BEIRUT, Lebanon — Saudi Arabia knows about head-spinning change.
“One day there was nothing, the next day there was everything,” a business student, Noura Khalid, 23, said in Riyadh in December, describing how it felt to watch her once-staid country welcome international rap stars and wrestling champions, cars steered by women, movie theaters, gender-mixed cafes and other previously unimaginable innovations in just the last few years. “There’s no break! It’s happening so quickly.”
Now the kingdom faces yet more whiplash.
Not only is the coronavirus redefining daily life for Saudis, but plummeting oil prices are robbing the kingdom of the enormous wealth that was underwriting the new Saudi Arabia. The twin blows threaten to sink Crown Prince Mohammed bin Salman’s sweeping social and economic agenda, and have already curtailed the vast welfare state that has given most Saudis a comfortably subsidized life.
Prince Mohammed, Saudi Arabia’s de facto ruler, has upended his country out of a recognition that the kingdom could not keep living off oil forever. Alongside the social reforms have come swaggering moves to diversify the Saudi economy by building up tourism, entertainment and even a futuristic new city called Neom, under a grand scheme he called “Vision 2030.”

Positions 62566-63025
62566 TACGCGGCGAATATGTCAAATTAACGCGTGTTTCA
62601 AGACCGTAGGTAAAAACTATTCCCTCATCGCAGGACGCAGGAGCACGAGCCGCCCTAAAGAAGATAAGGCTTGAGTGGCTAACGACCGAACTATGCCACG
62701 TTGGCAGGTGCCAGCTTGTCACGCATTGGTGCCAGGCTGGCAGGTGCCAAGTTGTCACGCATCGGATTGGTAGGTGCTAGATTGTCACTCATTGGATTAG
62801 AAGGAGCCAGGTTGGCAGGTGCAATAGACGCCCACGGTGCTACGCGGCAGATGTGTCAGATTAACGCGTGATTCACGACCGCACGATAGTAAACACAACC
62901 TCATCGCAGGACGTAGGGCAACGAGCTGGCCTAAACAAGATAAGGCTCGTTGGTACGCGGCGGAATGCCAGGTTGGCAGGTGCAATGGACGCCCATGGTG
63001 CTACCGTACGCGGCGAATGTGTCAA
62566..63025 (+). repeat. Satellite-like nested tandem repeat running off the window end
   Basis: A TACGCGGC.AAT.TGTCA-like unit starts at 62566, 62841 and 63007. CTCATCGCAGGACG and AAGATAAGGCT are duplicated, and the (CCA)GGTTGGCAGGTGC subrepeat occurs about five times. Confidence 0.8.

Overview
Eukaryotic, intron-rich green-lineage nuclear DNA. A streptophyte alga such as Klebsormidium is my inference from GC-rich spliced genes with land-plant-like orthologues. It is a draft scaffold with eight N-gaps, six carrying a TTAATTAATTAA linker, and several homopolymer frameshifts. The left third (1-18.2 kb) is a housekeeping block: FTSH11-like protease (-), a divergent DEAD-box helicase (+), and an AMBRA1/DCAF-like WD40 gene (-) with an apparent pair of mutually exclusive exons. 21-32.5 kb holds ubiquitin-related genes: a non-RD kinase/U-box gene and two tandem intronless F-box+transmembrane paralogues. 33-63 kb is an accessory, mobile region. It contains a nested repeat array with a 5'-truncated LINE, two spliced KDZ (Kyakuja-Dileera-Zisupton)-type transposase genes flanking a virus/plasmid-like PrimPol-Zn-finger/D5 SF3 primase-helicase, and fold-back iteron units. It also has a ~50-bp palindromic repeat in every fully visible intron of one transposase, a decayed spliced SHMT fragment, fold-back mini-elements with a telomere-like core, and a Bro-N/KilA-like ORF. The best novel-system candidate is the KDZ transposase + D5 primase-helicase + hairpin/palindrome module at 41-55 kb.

But with tourism canceled, concerts out of the question and oil prices crashing, a country that was jangling with nervous excitement a few months ago is confronting a very different future from the one Prince Mohammed had promised.
“I think Vision 2030 is more or less over,” said Michael Stephens, a Middle East analyst at the Royal United Services Institute in London. “I think it’s finished.”
Saudi Arabia, he said, was facing “the hardest time it’s ever been through, certainly the most difficult period of Mohammed bin Salman’s tenure.”
The crown prince has given no indication of scratching any specific plans, and his finance minister, Mohammed al-Jadaan, told Bloomberg News that projects such as Neom would simply be delayed.
Still, Saudis long accustomed to generous fuel and electricity subsidies, cushy government jobs and free education and health care may live far less comfortably than previous generations did, rewriting the relationship between Saudis and their rulers.